Atheism and Objective Morality

Golden Lady Justice, Bruges, Belgium

I’ve been having an interesting exchange with someone using the screen name Atheist Advocate about the nature of morality. The conversation began on Twitter, and AA wrote a reply on his blog, and I’m posting my response to his blog post here. I appreciate AA’s thoughtful engagement on these issues.

Although AA denies it, I still believe, as I said in my extended tweet, that he is conflating moral ontology with moral epistemology. He writes, “it seems pointless to call God ‘maximally good’ unless we know what good means outside of God. It seems like the only way that trait would make sense. . . . I think my analogy deals with the nature of humor, and asks if we can define humor simply in terms of a comedian’s jokes / nature etc, without having an independent idea of what humor is.” (For the full context of the analogy, see the extended Twitter post.)

We can note that he mentions the term nature (which concerns ontology), but conjoins this concept with questions about knowledge of “what good means outside of God,” the definition of humor (his analogy for goodness), and “an independent idea of what [good] is.”

But these are clearly two different things. What it is that grounds moral facts is different from our ideas of good and evil, and our definitions of them. We can acquire many ideas about morality, but this has no bearing on where the basis of morality resides.

If this were the 19th century and we were discussing the basis of the meter, the ground of the meter would be the official meter bar in France. If AA and I were in Europe at the time, our ideas of a meter might come from distances we had traveled, from signs we had seen, and the like, but the foundation and basis of that length just was that bar located in France. In the same way, God’s nature just is the basis and foundation for good. Given that God is the ground of all reality, it makes sense that this includes morality.

Interestingly, AA seems to hold that for goodness to make sense, it has to exist outside of human beings, and presumably any being. But if so, where does it reside? Presumably AA doesn’t believe in some type of Platonic realm where goodness exists “out there.” But if objective good does exist, it must have an ontological grounding—something that provides an ultimate explanation for its existence.

In this light, it appears to be a contradiction for AA to claim that, in effect, morality resides within human beings “in the physical firing of neurons in our brains.” To be consistent, AA would have to hold that goodness can’t be internal to human beings, but must exist “as something outside of” them—as humor only makes sense if it exists outside of the comedian.

But can human beliefs, based on firing neurons in the brain, provide a basis for morality? Since the firing of neurons are simply physical events determined by impersonal, deterministic laws of nature, the answer is clearly no. Firing neurons are no more value-determining than a rain shower, a cough, an avalanche, or the earth’s orbit around the sun. These events simply are, and one can’t derive an ought from an is (at least on atheism). The fact that zebras have four legs, for example, can’t tell us whether this is good, bad, or indifferent. It’s simply an existing state of affairs—like the firing of neurons.

AA links to an article on Desirism intended to address this problem, but note what the article states: “Desirism states that the reason this type of ‘ought’ [a truly moral ought] cannot be derived from ‘is’ rests on the fact that it does not exist. It is not real. It is a fictitious or mythical ‘ought’.”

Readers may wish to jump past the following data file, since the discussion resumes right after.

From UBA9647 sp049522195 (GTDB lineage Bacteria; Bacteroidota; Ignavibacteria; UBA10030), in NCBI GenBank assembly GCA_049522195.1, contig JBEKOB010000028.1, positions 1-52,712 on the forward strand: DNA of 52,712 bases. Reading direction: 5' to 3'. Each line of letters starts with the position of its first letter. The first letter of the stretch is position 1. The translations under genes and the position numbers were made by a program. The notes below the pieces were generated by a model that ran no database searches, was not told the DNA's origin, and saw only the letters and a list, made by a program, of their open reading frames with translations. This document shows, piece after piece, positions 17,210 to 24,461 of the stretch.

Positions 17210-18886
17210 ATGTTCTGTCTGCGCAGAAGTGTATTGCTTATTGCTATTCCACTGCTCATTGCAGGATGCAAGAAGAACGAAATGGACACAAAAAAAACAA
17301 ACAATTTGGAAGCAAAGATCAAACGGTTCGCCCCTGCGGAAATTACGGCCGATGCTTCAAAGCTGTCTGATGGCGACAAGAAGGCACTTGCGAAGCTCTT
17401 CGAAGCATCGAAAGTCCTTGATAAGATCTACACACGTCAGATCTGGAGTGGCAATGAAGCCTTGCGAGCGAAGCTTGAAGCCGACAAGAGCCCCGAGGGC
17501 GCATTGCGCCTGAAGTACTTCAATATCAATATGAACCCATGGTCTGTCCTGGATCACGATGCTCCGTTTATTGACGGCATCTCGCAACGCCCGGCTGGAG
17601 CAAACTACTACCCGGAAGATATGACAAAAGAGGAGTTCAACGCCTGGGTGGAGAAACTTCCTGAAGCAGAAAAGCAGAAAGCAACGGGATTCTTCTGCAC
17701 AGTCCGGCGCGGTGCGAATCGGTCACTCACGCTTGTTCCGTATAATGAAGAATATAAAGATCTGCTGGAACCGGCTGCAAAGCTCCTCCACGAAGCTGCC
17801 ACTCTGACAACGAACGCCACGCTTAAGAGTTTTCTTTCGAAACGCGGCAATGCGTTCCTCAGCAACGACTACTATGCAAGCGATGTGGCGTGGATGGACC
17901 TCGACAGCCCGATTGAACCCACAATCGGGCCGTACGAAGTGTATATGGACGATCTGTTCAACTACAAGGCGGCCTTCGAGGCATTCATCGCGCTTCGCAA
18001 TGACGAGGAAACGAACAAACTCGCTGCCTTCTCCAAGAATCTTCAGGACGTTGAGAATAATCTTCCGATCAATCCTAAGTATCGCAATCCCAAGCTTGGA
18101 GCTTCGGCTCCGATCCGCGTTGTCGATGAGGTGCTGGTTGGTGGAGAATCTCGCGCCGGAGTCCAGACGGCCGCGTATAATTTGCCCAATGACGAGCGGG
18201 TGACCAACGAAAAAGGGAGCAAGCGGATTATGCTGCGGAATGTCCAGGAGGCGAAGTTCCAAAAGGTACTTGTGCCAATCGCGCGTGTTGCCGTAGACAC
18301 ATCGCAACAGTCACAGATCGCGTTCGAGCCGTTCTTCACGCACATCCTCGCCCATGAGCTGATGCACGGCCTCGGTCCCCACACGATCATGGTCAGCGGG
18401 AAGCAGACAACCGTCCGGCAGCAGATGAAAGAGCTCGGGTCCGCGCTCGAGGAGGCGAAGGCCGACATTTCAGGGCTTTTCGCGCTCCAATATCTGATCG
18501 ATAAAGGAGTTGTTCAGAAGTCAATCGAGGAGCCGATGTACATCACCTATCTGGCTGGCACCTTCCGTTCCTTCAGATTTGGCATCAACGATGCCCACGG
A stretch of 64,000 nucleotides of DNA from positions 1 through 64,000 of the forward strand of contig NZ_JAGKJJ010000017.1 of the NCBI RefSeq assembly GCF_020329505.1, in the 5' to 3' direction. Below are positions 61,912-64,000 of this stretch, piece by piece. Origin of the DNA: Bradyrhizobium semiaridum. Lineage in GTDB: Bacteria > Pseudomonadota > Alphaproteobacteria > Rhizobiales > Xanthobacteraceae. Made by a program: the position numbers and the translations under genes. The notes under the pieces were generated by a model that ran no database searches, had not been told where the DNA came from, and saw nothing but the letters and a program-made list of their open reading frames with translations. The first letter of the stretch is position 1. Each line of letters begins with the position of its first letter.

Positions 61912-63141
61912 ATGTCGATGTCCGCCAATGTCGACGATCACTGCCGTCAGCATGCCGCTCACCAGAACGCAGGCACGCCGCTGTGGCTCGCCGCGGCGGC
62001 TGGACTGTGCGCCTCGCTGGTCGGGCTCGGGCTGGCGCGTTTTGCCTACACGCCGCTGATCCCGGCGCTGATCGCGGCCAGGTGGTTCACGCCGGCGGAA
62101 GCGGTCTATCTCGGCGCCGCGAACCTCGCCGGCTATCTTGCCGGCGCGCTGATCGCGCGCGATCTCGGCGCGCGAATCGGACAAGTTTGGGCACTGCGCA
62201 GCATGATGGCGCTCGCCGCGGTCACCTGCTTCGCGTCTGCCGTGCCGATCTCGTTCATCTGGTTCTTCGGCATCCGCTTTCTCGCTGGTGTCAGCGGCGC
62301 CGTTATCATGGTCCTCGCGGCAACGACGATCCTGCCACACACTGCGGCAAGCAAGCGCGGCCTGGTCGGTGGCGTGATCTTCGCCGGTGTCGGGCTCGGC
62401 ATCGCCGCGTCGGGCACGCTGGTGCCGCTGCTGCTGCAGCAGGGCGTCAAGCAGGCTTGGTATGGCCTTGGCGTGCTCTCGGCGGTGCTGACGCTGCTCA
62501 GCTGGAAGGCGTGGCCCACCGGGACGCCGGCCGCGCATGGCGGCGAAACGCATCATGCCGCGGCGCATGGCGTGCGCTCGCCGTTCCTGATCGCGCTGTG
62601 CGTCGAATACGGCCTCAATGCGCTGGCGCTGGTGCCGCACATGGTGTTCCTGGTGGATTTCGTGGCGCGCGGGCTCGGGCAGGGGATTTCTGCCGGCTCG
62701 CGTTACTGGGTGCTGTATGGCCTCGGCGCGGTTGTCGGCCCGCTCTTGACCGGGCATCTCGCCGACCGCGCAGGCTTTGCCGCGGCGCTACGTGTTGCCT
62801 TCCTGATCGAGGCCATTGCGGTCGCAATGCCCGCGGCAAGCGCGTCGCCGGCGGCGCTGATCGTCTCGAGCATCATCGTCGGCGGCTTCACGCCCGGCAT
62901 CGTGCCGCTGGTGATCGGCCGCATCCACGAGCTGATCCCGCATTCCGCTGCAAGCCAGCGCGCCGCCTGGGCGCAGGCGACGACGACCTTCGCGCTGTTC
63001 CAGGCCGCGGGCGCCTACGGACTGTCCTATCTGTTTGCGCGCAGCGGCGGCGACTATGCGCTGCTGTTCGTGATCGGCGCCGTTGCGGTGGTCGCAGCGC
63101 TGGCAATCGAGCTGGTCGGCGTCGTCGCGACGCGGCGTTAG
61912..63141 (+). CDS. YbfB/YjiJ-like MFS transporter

And that is exactly the point I was making about morality on atheism—it’s an illusion, a set of assertions without justification. And this is because there is no ontological basis for it. Nothing “out there” on atheism makes it the case that some actions are really right, and some really wrong. To support this point, I quoted a number of atheist thinkers saying essentially the same thing. To reiterate, I’ll reproduce a few of them here.

• “In a universe of blind physical forces and genetic replication, some people are going to get hurt, and other people are going to get lucky; and you won’t find any rhyme or reason to it, nor any justice. The universe we observe has precisely the properties we should expect if there is at the bottom, no design, no purpose, No evil and no good; nothing but blind pitiless indifference.”
– Richard Dawkins, River Out of Eden: A Darwinian View of Life.
• “The central question about moral and ethical principles concerns their ontological foundation. If they are neither derived from God nor anchored in some transcendent ground, they are purely ephemeral.”
– Paul Kurtz, Forbidden Fruit: The Ethics of Secularism, p. 65.
• “If there is no single moral authority we have to in some sense ‘create’ values for ourselves … [and] that means that moral claims are not true or false… you may disagree with me but you cannot say I have made a factual error.”
– Julian Baggini, Atheism: A Very Short Introduction, pp.41-51.

To these we could add Michael Ruse and E. O. Wilson: “In an important sense, ethics as we understand it is an illusion fobbed off on us by our genes to get us to cooperate. It is without external grounding. Ethics is produced by evolution but is not justified by it because, like Macbeth’s dagger, it serves a powerful purpose without existing in substance. . . . Unlike Macbeth’s dagger, ethics is a shared illusion of the human race.” “The Evolution of Ethics,” in Philosophy of Biology, ed. Michael Ruse (New York: Macmillan, 1989), 316.

These atheist thinkers are exactly right—on atheism, there literally is no right and wrong; thus, any moral judgment is nothing more than a matter of opinion (whether one person’s or most of the world’s population). Yet, one of our deepest intuitions as human beings is that some things really are good and some evil. As humans, we truly apprehend an immaterial realm of moral truths. This is because we are made in God’s image, and have been created with the proper faculties to discern good and evil. Thus, objective morality fits well with a theistic worldview, but finds no place in an atheistic worldview. Christian theism explains our moral experience, but atheism can’t.